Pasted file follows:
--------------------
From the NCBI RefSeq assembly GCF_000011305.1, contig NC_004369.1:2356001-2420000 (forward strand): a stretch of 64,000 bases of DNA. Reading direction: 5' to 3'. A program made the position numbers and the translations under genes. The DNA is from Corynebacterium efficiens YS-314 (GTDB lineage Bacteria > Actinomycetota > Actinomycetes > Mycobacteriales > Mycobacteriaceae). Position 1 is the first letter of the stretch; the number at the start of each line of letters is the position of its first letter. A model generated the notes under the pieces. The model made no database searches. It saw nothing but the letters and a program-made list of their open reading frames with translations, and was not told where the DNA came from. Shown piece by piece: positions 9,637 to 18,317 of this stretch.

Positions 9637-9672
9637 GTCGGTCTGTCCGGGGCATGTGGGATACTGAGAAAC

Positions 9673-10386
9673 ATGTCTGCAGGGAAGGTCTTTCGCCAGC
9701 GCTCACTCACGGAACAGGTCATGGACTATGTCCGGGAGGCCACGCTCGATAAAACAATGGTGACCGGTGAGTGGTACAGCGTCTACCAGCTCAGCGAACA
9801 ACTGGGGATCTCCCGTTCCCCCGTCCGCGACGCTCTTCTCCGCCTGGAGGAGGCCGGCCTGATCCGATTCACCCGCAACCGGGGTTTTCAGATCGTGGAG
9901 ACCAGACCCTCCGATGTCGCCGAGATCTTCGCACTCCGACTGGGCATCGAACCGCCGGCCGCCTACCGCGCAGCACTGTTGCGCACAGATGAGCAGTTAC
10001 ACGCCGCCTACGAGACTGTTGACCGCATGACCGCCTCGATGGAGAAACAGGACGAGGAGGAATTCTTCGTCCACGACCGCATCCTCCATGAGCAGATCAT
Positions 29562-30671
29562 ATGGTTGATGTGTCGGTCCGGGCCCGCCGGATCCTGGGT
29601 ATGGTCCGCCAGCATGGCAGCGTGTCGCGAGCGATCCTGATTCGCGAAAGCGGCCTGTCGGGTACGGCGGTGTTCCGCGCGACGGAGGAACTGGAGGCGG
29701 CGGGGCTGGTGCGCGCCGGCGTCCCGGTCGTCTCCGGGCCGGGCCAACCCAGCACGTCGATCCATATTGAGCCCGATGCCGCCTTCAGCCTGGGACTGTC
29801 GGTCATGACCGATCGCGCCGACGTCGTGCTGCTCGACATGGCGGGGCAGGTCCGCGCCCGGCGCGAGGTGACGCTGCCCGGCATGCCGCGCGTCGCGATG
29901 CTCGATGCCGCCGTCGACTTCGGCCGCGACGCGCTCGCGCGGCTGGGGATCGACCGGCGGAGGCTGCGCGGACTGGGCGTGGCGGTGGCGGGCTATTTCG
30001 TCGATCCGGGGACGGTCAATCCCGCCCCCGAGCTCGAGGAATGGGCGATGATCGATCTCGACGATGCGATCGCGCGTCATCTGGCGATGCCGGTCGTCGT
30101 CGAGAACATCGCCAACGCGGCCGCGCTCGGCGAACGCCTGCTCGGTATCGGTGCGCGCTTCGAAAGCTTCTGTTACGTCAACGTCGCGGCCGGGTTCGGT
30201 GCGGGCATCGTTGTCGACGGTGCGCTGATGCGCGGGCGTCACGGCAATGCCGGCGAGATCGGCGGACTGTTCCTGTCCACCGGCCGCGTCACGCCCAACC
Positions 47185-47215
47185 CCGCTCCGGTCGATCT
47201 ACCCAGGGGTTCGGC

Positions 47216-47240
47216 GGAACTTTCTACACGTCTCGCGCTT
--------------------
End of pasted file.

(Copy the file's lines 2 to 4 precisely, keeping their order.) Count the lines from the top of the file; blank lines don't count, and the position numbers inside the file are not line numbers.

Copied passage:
Positions 9637-9672
9637 GTCGGTCTGTCCGGGGCATGTGGGATACTGAGAAAC

Positions 9673-10386